The swashplate is the essential element for flying a helicopter . It allows to transmit to the blades of the main rotor the pilot commands (requests) given by the pilot by means of the control levers (collective and cyclic) or by the autopilot which acts directly at the wheelhouse and the jacks or servocontrols .
The difficulty of this transmission comes from the fact that the movement must pass from a lower system “immobile” (the helicopter cell) to a higher rotating system (the main rotor ).
To do this, the two systems are in contact with each other only at the level of the cyclic trays, one of the trays is integral with the cell and the other of the so-called “dynamic” elements.
The “plateau” assembly is composed of two superimposed half-plates sliding and swiveling around the axis of the main rotor mast , which is rotated by the engine (s) through the main gearbox , and ends with a hub on which are fixed the blades.
On the upper half plate (mobile) are fixed pitch rods each of which is connected to a blade to vary its angle of incidence (see also propeller ) according to the cyclic commands, and mobile compasses (they cause the plate in rotation as they are attached to the rotor hub). On the lower half plate are fixed servocontrols and a “fixed” compass (preventing rotation around the rotor axis). This plate is articulated on the rotor axis by means of a bearing ball allowing the swiveling and the displacement of the plates with respect to the axis rotor
A vertical displacement of the set trays will change the angle of incidence of all the blades at the same time and the same value. This movement is controlled by the lever called “not collective” actuated by the left hand of the pilot and is intended to raise or lower the device.
If the plate is tilted to one side, the angle of incidence of the blades on the side to be raised is increased and, conversely, that of the blades on the side which is to be lowered is reduced. As the angle of incidence of one blade increases and that of the opposite blade decreases, the lift increases on one side and decreases on the other. This has the effect of tilting the plane described by the rotation of the blades (called the “rotor disk”) and to switch the component of the overall lift force which then tends to “pull” the device. This means you can steer a helicopter like with a ” joystick” “(Pulling towards you to climb, pushing down, etc.) with this characteristic that can be printed on the helicopter a translational movement in any direction. However, the speed will be very low in the other directions than in the forward direction for many reasons: interaction of the main rotor blast with that of the anti-torque rotor , limited need for maneuvers in reduced space (see hovering ), aerodynamics of the cell (outer shells), visibility, etc.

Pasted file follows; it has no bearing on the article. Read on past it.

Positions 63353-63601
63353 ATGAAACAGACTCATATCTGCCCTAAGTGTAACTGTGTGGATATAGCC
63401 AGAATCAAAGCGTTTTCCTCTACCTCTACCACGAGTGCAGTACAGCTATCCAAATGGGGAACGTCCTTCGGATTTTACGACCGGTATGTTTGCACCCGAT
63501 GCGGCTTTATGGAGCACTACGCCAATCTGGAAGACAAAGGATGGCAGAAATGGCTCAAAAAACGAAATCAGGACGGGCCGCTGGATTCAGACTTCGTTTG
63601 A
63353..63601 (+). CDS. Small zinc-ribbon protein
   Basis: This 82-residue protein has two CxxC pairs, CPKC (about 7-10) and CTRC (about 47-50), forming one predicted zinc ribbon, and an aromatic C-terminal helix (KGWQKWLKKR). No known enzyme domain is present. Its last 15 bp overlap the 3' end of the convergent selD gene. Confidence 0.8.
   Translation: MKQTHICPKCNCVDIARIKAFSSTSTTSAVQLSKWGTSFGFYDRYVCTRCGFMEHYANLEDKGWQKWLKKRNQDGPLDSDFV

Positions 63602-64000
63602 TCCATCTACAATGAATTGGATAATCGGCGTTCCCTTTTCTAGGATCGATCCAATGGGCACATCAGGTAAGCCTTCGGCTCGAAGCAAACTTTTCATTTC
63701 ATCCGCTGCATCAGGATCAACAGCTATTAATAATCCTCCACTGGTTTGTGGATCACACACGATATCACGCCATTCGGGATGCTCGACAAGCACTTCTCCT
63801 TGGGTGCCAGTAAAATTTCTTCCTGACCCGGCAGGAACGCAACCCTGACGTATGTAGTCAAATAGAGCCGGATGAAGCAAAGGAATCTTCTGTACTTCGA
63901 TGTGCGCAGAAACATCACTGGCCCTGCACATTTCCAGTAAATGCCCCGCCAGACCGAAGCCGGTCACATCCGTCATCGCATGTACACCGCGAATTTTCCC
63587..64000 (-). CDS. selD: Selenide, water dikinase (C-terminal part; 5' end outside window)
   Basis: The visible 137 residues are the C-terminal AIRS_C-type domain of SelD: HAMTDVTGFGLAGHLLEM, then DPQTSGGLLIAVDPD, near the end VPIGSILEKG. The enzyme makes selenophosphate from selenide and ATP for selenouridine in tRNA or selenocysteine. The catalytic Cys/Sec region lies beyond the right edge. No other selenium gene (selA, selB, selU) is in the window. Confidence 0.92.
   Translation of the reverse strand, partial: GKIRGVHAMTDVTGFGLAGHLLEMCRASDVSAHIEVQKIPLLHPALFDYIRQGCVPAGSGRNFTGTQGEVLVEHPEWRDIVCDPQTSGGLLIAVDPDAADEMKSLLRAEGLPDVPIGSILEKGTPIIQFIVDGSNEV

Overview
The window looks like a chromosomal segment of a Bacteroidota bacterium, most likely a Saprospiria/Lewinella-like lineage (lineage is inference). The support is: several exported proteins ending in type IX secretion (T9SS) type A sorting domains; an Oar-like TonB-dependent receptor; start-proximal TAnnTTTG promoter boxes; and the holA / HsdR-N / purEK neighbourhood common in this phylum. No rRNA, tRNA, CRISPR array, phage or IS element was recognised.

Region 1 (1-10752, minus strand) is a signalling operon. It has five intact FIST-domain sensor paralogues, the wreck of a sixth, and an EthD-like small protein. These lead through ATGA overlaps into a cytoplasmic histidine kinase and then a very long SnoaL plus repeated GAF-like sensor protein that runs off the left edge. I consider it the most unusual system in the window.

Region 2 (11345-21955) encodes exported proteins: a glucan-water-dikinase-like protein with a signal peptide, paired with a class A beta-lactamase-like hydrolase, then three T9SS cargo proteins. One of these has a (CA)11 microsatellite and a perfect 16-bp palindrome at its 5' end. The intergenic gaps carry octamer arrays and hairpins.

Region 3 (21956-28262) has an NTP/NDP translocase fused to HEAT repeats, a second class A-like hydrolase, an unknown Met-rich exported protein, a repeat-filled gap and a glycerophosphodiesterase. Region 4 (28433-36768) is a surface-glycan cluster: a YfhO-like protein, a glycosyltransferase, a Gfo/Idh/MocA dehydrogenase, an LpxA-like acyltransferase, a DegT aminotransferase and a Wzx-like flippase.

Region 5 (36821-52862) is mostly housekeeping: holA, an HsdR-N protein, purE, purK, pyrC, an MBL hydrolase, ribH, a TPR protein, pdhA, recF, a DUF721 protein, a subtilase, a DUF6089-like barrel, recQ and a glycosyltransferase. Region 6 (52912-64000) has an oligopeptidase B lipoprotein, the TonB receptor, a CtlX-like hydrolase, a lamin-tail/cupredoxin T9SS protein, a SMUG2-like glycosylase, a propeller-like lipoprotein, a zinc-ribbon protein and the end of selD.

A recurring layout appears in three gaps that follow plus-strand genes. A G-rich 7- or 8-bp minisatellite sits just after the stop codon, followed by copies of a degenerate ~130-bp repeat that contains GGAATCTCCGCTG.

These movements are generated using the so-called “cyclic” control lever that the pilot operates with his right hand.
Because of the gyroscopic effect, the blade must have the required bearing 90 ° before the point of application of the desired reaction (max incidence in the left azimuth so that the reaction is done on the front azimuth)
The cyclic and collective flight controls are independent of each other but they must be able to act together on the wing. For this, the links of the chains of the flight controls are joined at the level of the combinator which makes it possible to superimpose the cyclic and collective corrections, in order to attack the three main servo-controls. There are always three servocontrols to orient the swashplate: indeed, it must be considered that to orient a plane, it takes three points of support (static system in mechanics). Note: the servocontrols can be placed at 120 ° from each other (in the case of heavy helicos, in order to distribute the mechanical stresses applied on the swashplate) or 90 ° in the case of light helicopters. The 120 ° placement of the servo controls requires a special system on the rods of the cyclic flight controls, the phase shifter. To summarize, it allows to distribute the controls side and longitudinal three output rods corresponding to the attack rods of the main servocontrols.
The principle of the swashplate is invented by the Russian Boris Yuriev in 1911 1 . Later, Pescara helicopters with two coaxial rotors (1919-1931) will have a precursor system of cyclic trays, controlled by a joystick with a steering wheel 2 .
The , the French engineer Étienne Œhmichen files a cyclical plateau patent in France and thein the United States 3 .
The swashplate as it is used today was developed by the German company Focke-Achgelis during the Second World War on the Focke-Achgelis Fa 223 Drachen .
Notes and references
- ↑ ( in ) J. Gordon Leishman, Principles of Helicopter Aerodynamics , Cambridge University Press, 2002 [ archive ]
- ↑ Pateras-Pescara Patent FR 553 304 of 12 April 1921
- ↑ ( in ) E. Œhmichen: Lifting Device [ archive ] – Google Patents